Jennifer Lawrence, while accepting her Oscar award in 2013, said: “It’s so bizarre how, in this world, if you have asthma, you take asthma medicine. If you have diabetes, you take diabetes medicine.

“But, as soon as you have to take medication for your mind, there’s such a stigma behind it.”

This begs the question: What happens when we ignore or stigmatize mental health issues?

What happens when our attitude towards mental illness is so negative and access for treatment is so scarce it forces those suffering from mental illness to be isolated and too afraid to seek help? And ultimately, how does this affect the lives and upbringing of Idaho’s children and adolescents who struggle with mental illness?

The results of this stigma, including a lack of access to behavioral health care across the state, are disastrous. In Idaho, we have the 5th highest suicide rate in the nation, and suicide is the second cause of death for children and adolescent youth. Every year, we lose on average 26 children age 10 to 18 by suicide, and 90% of those who died by suicide had an underlying mental illness. As alarming as these statistics are, we still struggle as a community to effectively discuss mental illness.

Research from psychiatrists and psychologists points to the need to change our outlook on mental health. Just as we would sympathize with any Idahoan who has cancer or HIV/AIDS, we should also express the same empathy toward someone with a mental illness.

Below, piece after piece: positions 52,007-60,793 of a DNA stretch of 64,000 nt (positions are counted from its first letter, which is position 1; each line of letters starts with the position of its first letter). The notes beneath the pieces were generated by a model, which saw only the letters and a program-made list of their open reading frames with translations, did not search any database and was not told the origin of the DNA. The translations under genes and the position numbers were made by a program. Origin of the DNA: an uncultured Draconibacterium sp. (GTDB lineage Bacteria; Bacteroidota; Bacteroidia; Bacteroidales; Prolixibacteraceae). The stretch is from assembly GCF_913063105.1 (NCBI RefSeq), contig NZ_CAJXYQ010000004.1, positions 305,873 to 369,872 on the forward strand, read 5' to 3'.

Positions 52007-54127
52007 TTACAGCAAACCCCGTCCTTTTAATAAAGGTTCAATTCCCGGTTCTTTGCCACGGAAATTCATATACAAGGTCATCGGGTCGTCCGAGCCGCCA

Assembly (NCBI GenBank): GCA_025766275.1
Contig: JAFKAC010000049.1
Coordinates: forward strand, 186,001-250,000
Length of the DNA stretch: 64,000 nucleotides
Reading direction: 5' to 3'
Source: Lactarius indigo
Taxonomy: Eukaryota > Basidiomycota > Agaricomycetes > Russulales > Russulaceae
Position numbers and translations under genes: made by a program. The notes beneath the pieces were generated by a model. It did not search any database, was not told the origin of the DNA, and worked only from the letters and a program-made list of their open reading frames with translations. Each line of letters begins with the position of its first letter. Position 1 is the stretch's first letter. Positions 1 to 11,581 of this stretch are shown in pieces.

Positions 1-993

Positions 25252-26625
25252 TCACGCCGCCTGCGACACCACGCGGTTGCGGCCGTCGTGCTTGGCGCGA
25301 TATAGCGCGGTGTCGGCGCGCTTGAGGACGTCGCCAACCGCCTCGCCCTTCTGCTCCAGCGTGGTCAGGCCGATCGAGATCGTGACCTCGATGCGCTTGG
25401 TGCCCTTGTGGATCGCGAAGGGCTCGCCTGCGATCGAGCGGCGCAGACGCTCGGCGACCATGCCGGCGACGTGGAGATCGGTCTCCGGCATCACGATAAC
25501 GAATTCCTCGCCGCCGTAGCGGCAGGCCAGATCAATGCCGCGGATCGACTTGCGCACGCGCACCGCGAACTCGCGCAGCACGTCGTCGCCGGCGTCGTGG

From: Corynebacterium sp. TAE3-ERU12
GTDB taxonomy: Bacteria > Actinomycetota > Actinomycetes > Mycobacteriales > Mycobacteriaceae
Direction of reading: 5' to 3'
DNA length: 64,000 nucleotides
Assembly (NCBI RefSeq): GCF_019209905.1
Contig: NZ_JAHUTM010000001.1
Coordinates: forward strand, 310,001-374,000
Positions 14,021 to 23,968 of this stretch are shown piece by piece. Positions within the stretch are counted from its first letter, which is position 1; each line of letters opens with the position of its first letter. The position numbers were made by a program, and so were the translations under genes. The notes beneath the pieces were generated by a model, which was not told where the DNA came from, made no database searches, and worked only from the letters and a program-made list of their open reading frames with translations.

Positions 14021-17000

Like any other illness, with treatment and social supports, people with mental illness can live healthy and productive lives. Children with mental illness can reach their full potential, succeed in school, thrive in everyday social environments and become productive citizens. However, positive outcomes are harder to achieve if our youth feel hopeless or like they don’t belong because of their mental illness.

Changing the conversation involves more than switching our mindset. It also encompasses investing in our youth by increasing access to mental health care.

The implementation of Idaho’s Youth Empowerment Services was a crucial step in the process. YES offers start-to-finish resources for Idaho families, from helping find access to providers and then developing unique treatment plans for their mental health conditions. However, there is still more that needs to be done, particularly to increase access to mental health services for children in rural areas.

By creating conversation around mental health, it will double the compassion we are able to show individuals struggling with their own issues. We must change our society’s mindset, and we also must be willing to invest in mental health services for those in need.

Once we can talk about mental health in any form and in any place without shame – from our homes, to our schools, and to our workspaces – only then can we as a society truly begin to work towards a world where those struggling with mental health have a clear path ahead of them towards recovery.

Anselme Sadiki is the executive director of the Children’s Home Society of Idaho.

Good Health is Mental Health